Sunday, January 20, 2013

terracotta warriors | funerary art: a writing date

(photo taken from MIA website)

I learned:  these statues were commissioned by the first emperor of China, meant to be brought into the next life.  Qin Shihuang began to plan his burial parallel with has ascension to the throne at the age of thirteen, around 3rd century BC.  From the New York Times:  "The history goes back to well before the third century B.C., when north-central China was a chaos of feuding states, all intent on domination. The one called Qin, ruled by horse breeders whose main trade came to lie outside China, seemed least likely to succeed. But when, after centuries of clashes, the dust finally settled, the Qin was left standing, and in command.  ...  Having subdued immense tracts of China’s geography he set about conquering its history too. He gave orders that all chronicles other than those that flatteringly documented the Qin family line be destroyed. Once he had the past under his thumb, he turned a control-freak eye to the future: he would colonize heaven."

These warriors, horses, and menagerie were buried in three pits, and the maps of these pits are remarkable.  Estimate:  8,000 soldiers, 130 chariots with 520 horses and 150 cavalry horses.  Also:  acrobats, musicians, strongmen, and various pieces of tile, mirrors, stone armor, and such.

(photo from Google images)

These warriors were found in 1974 when farmers were digging a water well.  But before the warriors themselves were discovered, a necropolis was found.  Wikipedia:  "[the] necropolis complex was constructed as a microcosm of his imperial palace or compound. It consists of several offices, halls, stables and other structures placed around the tomb mound."  The tomb itself has not yet been opened.

Also on the placards were notes about concubines and other servants being buried with the emperor, and the artists themselves were said to be closed up in a facility, never to leave again.  This implied death, though I'm not certain if this death was immediate, or if these places were internment camps, keeping the secrets of construction in.

 (photos from New York Times article)

We weren't allowed to take photographs or sketch, which we presumed also meant we really couldn't pause to write; even if I wanted to take notes like a brown-nosing high school freshman, I couldn't.  The rooms were packed, and I imagine, as I've seen for other exhibits, there might have been a sketch night, where artists could buy special tickets to go in and linger.

This exhibit is already lingering for me.  Not often will something trial me like this, especially if I have company I'm giddy over, but my brain has lingered so many centuries before, thinking of what it was like to live then, and thinking of what it must be like for those archaeologists to slowly uncover this impressive find:  juxtaposing these art forms, creation and revelation.

I will admit, I wanted some women warriors too.  Perhaps there were ones in the audience.

I went with my dear friend Meryl, where I told her about the documentary I saw on the Science channel about a dying man's gift of his body to scientists to be mummified, how I was working at a poem about it, how I would probably have a terracotta poem too and that I might have a little assembly of strange burial poems at some point.  I've already written about my grandfather's silty ashes--why not turn outward too?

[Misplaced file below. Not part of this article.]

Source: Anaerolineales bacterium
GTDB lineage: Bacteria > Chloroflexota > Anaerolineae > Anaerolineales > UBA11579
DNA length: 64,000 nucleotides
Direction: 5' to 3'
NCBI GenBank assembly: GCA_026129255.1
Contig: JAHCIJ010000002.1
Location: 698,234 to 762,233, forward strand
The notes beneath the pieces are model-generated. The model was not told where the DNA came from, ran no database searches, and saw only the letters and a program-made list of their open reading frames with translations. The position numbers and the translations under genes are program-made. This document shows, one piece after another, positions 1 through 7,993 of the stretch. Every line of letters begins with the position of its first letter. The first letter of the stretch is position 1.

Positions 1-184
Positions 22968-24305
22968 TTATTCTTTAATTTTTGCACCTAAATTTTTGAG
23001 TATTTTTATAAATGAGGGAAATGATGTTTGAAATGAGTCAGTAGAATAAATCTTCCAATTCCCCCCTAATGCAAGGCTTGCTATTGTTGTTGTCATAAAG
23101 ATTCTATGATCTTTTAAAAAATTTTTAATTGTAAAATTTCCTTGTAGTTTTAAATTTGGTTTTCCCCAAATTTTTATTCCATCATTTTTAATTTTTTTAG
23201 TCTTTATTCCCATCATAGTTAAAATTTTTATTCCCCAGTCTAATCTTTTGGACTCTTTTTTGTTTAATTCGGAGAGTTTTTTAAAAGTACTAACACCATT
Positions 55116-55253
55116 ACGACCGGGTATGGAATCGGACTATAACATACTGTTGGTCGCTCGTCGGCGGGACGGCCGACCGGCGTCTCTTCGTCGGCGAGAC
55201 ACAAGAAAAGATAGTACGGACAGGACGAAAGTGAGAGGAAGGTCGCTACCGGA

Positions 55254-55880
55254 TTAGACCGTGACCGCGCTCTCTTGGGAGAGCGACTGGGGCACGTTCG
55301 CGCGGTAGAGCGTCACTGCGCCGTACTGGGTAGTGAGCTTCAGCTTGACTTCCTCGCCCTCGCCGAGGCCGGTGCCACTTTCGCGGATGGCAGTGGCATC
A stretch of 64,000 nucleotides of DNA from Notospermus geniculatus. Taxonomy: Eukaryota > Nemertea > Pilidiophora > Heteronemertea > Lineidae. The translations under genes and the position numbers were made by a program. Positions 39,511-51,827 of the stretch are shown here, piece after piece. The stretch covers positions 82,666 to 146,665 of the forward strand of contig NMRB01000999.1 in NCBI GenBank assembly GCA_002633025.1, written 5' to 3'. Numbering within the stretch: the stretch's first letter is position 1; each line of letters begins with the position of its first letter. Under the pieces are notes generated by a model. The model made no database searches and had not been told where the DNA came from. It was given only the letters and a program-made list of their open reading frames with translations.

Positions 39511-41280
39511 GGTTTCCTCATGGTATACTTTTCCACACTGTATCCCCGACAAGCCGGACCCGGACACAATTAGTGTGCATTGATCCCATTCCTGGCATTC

After, we watched Doug Aitkin's film migration, which I adored and took notes for a poem, as well as a shorter film called, I believe, Three Women, in which the artist, who nearly drowned when he was younger, films three figures as they move from background (ghosts, then, grainy and black-and-white) to foreground (full color and crisp) through a sheet of water.  I told Meryl the three figures made me think:  I'll never have two daughters.  To me, it was almost as if the filmmaker was the father, the middle figure the mother, the two others his young daughters, each wearing a gauzy dress, unremarkable, possibly pulled from the closet, and this was his gaze.  Meryl said it was funny how each person filters these things; what struck her most was how each woman was clearly in a different stage of her life:  the prepubescent, the just-post-puberty, the middle-aged woman.

This, as we wound our way back to the main displays, was when I got a bit eight-months-pregnant wonk-a-doo, so we parked ourselves off and on until we settled with chai (or, in my case, chocolate milk and a sandwich I think I may have paused breathing to eat) and simply caught up, which is always such a nice thing to do.  I won't share it until she makes it public, but she had some really fantastic news about her manuscript, one that makes me truly believe it will find a home soon, and we spoke of mental health, of teaching prospects, of child-rearing, of exercise as a calming tool, of hot water jets and swim diapers.  We also spoke of our collaborative project, of summer plans.

It's in the single digits outside and I cannot seem to dress my enormous self in the most appropriate gear, even though my nesting instincts have organized cold weather accessories fairly meticulously.  This doesn't put the shelf any closer to my height range and with a confusion of gravity as I have, I leave those hand-knit gloves be.  It's snot-freezing weather.  I have serious fantasies about a cabin in the woods while writing with my dear friends, minus the bowling-ball stomach.

No comments: